On a recent project, 9 MEs generated and reviewed 141 drawings for an Alpha build using this method!

3) Unboxing and Inspecting Molded Parts

Victory! The molded parts are finished, shipped and there are three people on the team who need to to evaluate the parts. There are also some post-process steps that need to be done before the first ME assemblies can be reviewed. Traditionally, the fun unboxing and careful review of parts with the team happens at this point—one of my favorite parts of being a mechanical engineer. But since we can’t all crowd around the parts together in the lab, we devised an approach that mostly recreates the experience and keeps the unboxing as fun as possible:

  1. All parts ship to one, centralized location: a lucky teammate’s house!
  2. This teammate does the assemblies either at their home shop or, on a very limited basis, in the Synapse shop. 
  3. Don’t forget to sanitize every part you touch!
  4. Teammate packages components into separate sets of assemblies. 
  5. Teammate drops off assemblies on a porch or ships directly to other teammates.
  6. Virtually unbox together over a conference call! We’ve also reviewed individually, then shared the biggest wins and fails of the parts. A recent unboxing my team inspired comments such as: “Glass-filled was the way to go!” “Agreed. The parts almost look pearlescent. And the strength is welcome.”
  7. Document! Take pictures as you unbox, record the excitement. Share these with the broader team and savor those initial wow moments later.

Unboxing has always been a challenge with cross-site projects, even if just one ME is separated from the rest of the team. But now we’ve all gotten a taste for remote work—we’re all the remote ME! This new virtual method of unboxing has helped us figure out how to keep this part of the work fun and connected, and I know we’ll continue to use this method in the future.

4) System Tests

We may not be able to access our labs, but testing doesn’t stop! Some lower priority items have been put on hold or delayed, but many critical system components need to keep running.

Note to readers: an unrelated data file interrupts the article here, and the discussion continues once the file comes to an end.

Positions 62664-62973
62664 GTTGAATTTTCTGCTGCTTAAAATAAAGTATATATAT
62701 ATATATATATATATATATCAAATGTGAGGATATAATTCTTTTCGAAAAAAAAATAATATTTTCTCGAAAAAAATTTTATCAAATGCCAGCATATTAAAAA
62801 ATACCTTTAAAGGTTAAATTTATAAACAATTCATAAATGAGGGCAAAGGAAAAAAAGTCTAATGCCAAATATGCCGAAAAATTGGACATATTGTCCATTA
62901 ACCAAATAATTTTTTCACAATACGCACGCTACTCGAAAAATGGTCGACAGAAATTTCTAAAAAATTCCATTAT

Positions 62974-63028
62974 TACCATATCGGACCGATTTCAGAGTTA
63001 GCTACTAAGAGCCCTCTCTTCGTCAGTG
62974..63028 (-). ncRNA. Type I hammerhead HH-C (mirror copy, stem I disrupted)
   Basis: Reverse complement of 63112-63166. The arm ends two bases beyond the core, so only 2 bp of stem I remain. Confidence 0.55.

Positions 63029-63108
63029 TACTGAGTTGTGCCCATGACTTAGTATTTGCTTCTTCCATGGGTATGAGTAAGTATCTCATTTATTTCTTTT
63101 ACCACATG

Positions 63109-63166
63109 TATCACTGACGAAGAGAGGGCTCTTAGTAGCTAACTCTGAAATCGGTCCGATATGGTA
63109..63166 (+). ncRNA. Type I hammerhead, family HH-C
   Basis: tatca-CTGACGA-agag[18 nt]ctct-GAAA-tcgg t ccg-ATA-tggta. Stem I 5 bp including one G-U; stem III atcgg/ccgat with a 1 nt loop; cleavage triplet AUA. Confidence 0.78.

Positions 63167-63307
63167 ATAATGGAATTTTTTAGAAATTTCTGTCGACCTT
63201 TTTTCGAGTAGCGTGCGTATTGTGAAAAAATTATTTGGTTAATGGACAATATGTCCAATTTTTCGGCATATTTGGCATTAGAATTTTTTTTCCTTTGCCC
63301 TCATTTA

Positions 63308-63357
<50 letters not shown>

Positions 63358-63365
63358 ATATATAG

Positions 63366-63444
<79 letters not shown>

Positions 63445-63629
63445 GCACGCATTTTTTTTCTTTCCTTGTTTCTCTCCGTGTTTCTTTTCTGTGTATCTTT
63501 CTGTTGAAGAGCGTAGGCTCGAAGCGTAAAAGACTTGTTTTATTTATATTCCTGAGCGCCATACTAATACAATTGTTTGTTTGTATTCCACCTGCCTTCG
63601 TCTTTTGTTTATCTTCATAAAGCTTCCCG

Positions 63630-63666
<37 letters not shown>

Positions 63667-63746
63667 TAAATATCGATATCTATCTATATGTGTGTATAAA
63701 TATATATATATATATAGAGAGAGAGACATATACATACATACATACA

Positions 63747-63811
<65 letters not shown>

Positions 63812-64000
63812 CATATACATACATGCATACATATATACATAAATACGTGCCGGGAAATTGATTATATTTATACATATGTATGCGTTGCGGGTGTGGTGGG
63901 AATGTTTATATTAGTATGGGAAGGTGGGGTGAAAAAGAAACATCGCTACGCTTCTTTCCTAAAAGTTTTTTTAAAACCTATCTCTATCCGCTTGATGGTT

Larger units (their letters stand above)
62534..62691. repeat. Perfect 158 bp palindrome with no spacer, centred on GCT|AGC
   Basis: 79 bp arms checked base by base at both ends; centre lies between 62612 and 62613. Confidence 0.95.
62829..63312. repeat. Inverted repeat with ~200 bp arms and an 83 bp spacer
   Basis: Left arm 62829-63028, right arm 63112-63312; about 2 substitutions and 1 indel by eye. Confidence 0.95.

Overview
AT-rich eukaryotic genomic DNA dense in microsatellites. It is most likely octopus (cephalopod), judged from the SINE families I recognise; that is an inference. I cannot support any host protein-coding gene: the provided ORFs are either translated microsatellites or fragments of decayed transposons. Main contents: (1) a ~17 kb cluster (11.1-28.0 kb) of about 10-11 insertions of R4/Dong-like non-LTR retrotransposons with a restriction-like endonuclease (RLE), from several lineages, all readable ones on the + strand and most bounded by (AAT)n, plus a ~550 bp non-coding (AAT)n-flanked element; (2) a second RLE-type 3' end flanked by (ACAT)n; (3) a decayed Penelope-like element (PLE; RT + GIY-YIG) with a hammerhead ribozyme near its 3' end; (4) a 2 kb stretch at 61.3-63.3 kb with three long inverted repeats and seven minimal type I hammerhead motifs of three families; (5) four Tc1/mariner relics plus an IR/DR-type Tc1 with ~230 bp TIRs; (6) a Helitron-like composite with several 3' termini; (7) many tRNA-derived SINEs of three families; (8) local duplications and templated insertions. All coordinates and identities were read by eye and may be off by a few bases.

What happens next? The lab comes home! Here are a few examples from current projects:

  • A button tester requiring 30 Million + cycles came home with one engineer. The pneumatics and air compressor located in the basement create a sweet white noise upstairs.
Button Tester
  • Another project required a system proof of concept to dispense precision amounts of water. This system took up the entire hallway of a small San Francisco apartment. Luckily, the system came with tech support: a FW engineer on speed dial and an ME teammate ready to consult on structural support.
System Proof of Concept in a San Francisco Apartment
  • For those sharing apartments with other people, sometimes the only available space is right in your bedroom. One ME went wild in soundproofing a motor tester with thick insulation foam, which also helped drown out the whir of the motor on client calls.

When offices reopen, I suspect that dedicated lab and testing space will replace the at home lab setups. On the other hand, I expect that creative fixture design and sound proofing awareness  will have lasting effects. I wouldn’t even be surprised to see a trend of purchasing white noise machines once engineers are back in the office to replace the steady hum of the missing fixtures.

The New Standard Work Model

Seattle and San Francisco we will remain remote for the foreseeable future. Ultimately, I expect the new standard work model to land somewhere between entirely in office and entirely remote work. Many of my colleagues have enjoyed increased productivity from not having to commute, in some cases saving hours of time (and sanity). 

Still, many of us crave the interactions with our colleagues that we used to take for granted: casually touching base, sharing ideas, and having chance encounters with colleagues. In the future, this will be balanced with days where we can simply dive into CAD and analysis from the commute-free comfort of our homes. Nothing will replace the sheer delight of getting to sit next to your peers digging through CAD or evaluating the first shots of molded parts together, but when we have to keep projects moving, we get creative and expand our capabilities. I don’t know where we’ll land, but I know that many of the new tools and methods we have successfully implemented on our team will continue to support our ongoing success.